In the other half, the tennis courts of old have disappeared beneath the grassy field and the installation of a cockle shell labyrinth and picnic tables alongside a natural spring made it the after school go-to when my own children were small.
Thriving in the natural bowl of the landscape an edible hedge is in progress with wild plums and damsons and apple varieties Red Windsor and Pink Scarlet sit among raspberries and willow colonies.
The final destination on this day to celebrate the end of three-year project funding by Moondance, was Cwmdonkin Park, childhood playground of Dylan Thomas who lived nearby, and is certainly one of the jewels of Swansea’s parks.
Head of the friends of Cwmdonkin, Hedley Austin, gave a very moving introduction to the orchard, paying tribute to Alan Dobson whose vision got the project going and who died last year.
A huge roundel from a yew tree in the park, saved by Alan years before, had been engraved with the words Swansea City of Sanctuary Orchard.
The roll call of varieties here included the Cox’s orange pippin, Machan, Cariad cherries, pig yr de and pig aderyn apples, Victoria and Denbigh plums, hazelnut and sweet chestnut – the last of which were grown by Coeden Fach from sweet chestnuts found in the park and then returned as saplings to the home of their ancestors.
Other areas within walking distance of both my own home and this wildlife corridor include the Three-Cornered Field in Tycoch and a young orchard planted on the Ganges field, a favourite dog walking area and beautiful greenspace in the heart of Townhill.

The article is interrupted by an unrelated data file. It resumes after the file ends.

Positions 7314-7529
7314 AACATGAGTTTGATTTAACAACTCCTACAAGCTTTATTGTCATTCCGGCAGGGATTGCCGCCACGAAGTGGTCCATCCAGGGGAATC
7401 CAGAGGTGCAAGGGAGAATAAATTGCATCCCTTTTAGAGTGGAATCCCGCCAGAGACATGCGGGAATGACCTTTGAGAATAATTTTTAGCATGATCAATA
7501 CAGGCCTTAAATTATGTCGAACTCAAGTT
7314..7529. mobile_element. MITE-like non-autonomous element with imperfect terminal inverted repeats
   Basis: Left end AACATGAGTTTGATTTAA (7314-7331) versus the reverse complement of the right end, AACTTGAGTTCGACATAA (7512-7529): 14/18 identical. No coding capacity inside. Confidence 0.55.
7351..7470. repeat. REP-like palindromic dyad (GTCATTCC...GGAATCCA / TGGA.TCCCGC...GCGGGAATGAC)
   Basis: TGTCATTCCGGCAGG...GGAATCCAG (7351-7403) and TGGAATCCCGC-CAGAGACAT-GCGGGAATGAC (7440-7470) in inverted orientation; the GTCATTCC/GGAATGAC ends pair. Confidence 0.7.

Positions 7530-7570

These spaces are old plots with a history – the three-cornered field was once grazing land for the cows who supplied the Tycoch dairy and still in use by the cows until 1940. Further up the hill, the Ganges was bequeathed in perpetuity to the people of the area for recreational use.
However, any green space, no matter how large or small, which is not a designated park is potential real estate. Planting an orchard on the land – which can be as few as five trees – makes it harder for the development spotlight to shine on vacancies in built up areas.
As the orchard tour drew to a close, the representatives of nearly 20 orchard groups gathered in a marquee to eat a boxed lunch prepared by Shared Plate and network with their fellow orchardeers.
Later they would break off into workshops about medicinal plants and and plant guilds, which kept everyone engaged despite the high afternoon sun and the after-effects of a morning walk.
Sitting among these proud and knowledgeable people who exchange their skills and ideas to keep their public green spaces in public hands, it seems clear that apples and orchards not only feed people and wildlife, but they connect us to each other and to the seasons.
The words of Hedley Austin rang clear and true: “It’s not just about the trees, it’s not just about the wildlife – it’s about the community.”